Author Topic: Salvaging The Skyway  (Read 15391 times)

Metro Jacksonville

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Salvaging The Skyway
« on: March 16, 2011, 03:12:35 AM »
Salvaging The Skyway



The future of the skyway has become one of the most contentious talking points during this year's mayoral race.  Here are five affordable solutions that have the ability to increase ridership while reducing the amount of subsidies needed for onging operations.

Full Article
http://www.metrojacksonville.com/article/2011-mar-salvaging-the-skyway

ProjectMaximus

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Re: Salvaging The Skyway
« Reply #1 on: March 16, 2011, 03:58:10 AM »
Great stuff again, Lake. I'm afraid you're mostly regurgitating your old explanations, which means the point must still be driven home. But I believe that eventually we'll get it.

mtraininjax

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Re: Salvaging The Skyway
« Reply #2 on: March 16, 2011, 04:18:13 AM »
Call Brad Thoburn at the JTA, he can help. Fresh off his gig for FDOT and used to be with the City, he has insights into how the JTA plans to use the Skyway with their light rail plans. Apparently the intermodal system at the Prime is back on with Mica and his new 6 year transportation project plan.
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Noone

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Re: Salvaging The Skyway
« Reply #3 on: March 16, 2011, 04:31:19 AM »
Good points.

I'll always remember attending the invite only meeting with yet to be sworn in council members 4 years ago and the presentation that was given by JTA. Another election cycle and the skyway, new headquarters, TOD, Waterbourne transportation were part of the presentations.

Question.
Does the new JTA headquarters get built now? The proposed location is near the Prime Osborn?
What is the current projected cost of the new building?
If you don't build the building then that money could be used for a street car line from the Prime Osborn to the stadium?
If the new building gets built is there some Federal money that is the carrot as to why we will have to build a new transportation hub now?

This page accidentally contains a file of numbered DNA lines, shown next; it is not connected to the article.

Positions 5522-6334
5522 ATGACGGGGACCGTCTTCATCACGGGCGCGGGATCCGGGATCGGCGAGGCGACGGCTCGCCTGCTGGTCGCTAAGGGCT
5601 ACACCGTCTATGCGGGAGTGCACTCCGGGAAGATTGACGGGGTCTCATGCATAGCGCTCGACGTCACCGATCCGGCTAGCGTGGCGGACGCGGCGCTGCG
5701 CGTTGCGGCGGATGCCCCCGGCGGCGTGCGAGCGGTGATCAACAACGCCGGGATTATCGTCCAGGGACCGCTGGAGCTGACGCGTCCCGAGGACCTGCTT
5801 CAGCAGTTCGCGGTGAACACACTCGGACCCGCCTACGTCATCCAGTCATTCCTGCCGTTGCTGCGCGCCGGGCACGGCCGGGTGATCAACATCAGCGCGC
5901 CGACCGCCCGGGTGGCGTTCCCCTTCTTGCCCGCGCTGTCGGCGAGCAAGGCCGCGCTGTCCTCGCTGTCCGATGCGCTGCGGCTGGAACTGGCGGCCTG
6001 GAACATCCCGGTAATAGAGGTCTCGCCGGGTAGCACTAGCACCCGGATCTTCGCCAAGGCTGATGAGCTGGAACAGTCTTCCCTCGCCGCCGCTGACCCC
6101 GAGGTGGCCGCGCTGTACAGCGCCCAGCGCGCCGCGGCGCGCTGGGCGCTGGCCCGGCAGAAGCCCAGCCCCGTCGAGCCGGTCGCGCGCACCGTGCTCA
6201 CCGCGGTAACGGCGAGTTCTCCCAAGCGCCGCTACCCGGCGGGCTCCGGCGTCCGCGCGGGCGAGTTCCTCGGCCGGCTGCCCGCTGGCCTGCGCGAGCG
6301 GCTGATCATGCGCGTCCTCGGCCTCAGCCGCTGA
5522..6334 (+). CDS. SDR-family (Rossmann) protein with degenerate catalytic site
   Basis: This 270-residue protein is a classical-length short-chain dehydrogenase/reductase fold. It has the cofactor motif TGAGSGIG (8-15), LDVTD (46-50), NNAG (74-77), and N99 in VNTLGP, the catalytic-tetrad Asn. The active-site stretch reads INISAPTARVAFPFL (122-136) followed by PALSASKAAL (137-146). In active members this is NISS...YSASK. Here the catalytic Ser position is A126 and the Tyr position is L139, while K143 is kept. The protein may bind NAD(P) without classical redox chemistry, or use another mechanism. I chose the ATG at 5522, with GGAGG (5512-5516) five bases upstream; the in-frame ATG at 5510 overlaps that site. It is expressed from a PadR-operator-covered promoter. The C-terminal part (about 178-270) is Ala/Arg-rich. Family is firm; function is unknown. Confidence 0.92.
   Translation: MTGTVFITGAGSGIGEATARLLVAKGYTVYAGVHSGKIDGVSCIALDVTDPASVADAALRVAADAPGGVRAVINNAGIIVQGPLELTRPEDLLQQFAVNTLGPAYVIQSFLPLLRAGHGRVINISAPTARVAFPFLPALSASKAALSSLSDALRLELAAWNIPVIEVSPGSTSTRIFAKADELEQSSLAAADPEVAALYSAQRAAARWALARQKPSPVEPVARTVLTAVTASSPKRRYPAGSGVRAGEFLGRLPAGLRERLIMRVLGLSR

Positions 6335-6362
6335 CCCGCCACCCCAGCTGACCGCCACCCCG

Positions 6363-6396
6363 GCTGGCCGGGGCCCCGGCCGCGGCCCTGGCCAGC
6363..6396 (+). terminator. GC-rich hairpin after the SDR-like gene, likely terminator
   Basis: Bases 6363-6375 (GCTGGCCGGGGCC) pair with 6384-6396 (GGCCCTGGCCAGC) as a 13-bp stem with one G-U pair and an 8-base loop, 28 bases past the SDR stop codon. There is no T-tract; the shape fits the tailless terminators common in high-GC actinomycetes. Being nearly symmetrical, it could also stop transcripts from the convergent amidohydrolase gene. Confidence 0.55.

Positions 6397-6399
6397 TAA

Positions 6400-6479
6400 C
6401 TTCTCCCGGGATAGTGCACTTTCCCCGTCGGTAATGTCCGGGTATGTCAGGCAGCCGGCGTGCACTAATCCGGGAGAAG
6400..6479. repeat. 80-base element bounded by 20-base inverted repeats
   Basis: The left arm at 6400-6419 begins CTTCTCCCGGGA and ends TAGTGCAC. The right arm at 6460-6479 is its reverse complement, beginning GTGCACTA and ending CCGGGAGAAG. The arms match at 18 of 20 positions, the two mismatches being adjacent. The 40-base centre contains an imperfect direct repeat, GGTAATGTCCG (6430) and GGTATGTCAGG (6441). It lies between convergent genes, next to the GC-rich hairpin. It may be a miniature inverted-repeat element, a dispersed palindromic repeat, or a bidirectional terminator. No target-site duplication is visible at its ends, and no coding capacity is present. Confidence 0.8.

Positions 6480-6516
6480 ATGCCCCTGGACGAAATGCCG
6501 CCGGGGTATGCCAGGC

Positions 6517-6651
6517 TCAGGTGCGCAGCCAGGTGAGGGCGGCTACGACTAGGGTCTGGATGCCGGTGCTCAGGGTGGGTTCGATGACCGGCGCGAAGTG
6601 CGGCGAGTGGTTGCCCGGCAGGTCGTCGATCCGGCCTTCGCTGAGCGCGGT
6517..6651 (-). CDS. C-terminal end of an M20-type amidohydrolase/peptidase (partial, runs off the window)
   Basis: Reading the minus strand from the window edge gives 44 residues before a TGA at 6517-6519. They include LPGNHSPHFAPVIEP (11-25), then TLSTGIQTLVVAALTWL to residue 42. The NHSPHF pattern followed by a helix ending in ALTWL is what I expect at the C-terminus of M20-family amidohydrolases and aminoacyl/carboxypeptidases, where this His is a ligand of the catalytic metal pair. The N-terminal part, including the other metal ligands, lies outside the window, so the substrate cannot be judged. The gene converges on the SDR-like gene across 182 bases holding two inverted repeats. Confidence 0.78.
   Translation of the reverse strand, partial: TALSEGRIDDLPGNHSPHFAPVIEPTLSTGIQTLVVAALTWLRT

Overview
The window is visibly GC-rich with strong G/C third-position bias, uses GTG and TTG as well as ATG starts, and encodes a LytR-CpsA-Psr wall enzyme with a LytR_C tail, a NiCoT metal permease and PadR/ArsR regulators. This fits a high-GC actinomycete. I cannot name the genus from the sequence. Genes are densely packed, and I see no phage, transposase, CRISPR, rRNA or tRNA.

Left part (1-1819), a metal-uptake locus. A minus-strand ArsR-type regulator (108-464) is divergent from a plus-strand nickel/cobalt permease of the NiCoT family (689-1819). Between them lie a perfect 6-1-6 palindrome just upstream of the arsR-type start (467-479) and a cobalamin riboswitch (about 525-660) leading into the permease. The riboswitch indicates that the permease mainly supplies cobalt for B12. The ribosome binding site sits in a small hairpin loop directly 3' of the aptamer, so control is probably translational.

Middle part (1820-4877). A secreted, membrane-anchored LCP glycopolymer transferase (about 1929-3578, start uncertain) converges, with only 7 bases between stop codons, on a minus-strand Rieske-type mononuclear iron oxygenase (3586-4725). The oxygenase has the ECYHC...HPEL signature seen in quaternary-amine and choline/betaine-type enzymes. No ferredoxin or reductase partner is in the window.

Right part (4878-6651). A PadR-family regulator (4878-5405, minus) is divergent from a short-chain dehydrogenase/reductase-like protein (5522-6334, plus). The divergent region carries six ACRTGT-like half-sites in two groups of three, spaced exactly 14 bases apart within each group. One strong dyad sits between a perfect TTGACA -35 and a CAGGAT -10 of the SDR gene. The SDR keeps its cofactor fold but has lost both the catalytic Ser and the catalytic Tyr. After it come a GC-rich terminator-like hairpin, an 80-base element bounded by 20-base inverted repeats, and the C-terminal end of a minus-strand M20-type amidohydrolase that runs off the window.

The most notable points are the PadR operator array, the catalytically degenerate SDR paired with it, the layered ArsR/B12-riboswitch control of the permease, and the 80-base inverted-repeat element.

Just asking but the cost of the elevated track which has been very well documented. if streetcars and the conversion from what ever elevated rail is already in place is then replaced with track. Imagine the streetcar coming back from the stadium and then takes the elevated ramp up to what were the skyway cars. Any thoughts on that?

At that invite only meeting 4 years ago there was a small portion for Waterborne Transportation. Hovercraft was being considered. But right now with the potential of a SHIPYARDS III 2010-604 now more than ever the Promised 680' Downtown Public Pier aka Jacksonville's Downtown Tradeport Pier needs to be separate. Wanted to get that in there. Its transportation. Just on the water. Maybe not a hovercraft. But more access to our St. Johns River our American Heritage River within our Downtown Jacksonville Overlay Zoning District. 2003-627


Shwaz

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Re: Salvaging The Skyway
« Reply #4 on: March 16, 2011, 09:24:44 AM »
Excellent points & ideas. I still believe building the skyway out like originally intended (and beyond), creating more stops and integrating neighborhoods in the core would bring the biggest boost in ridership.

In the meantime, I hope these ideas for the current skyway make their way to JTA.
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JeffreyS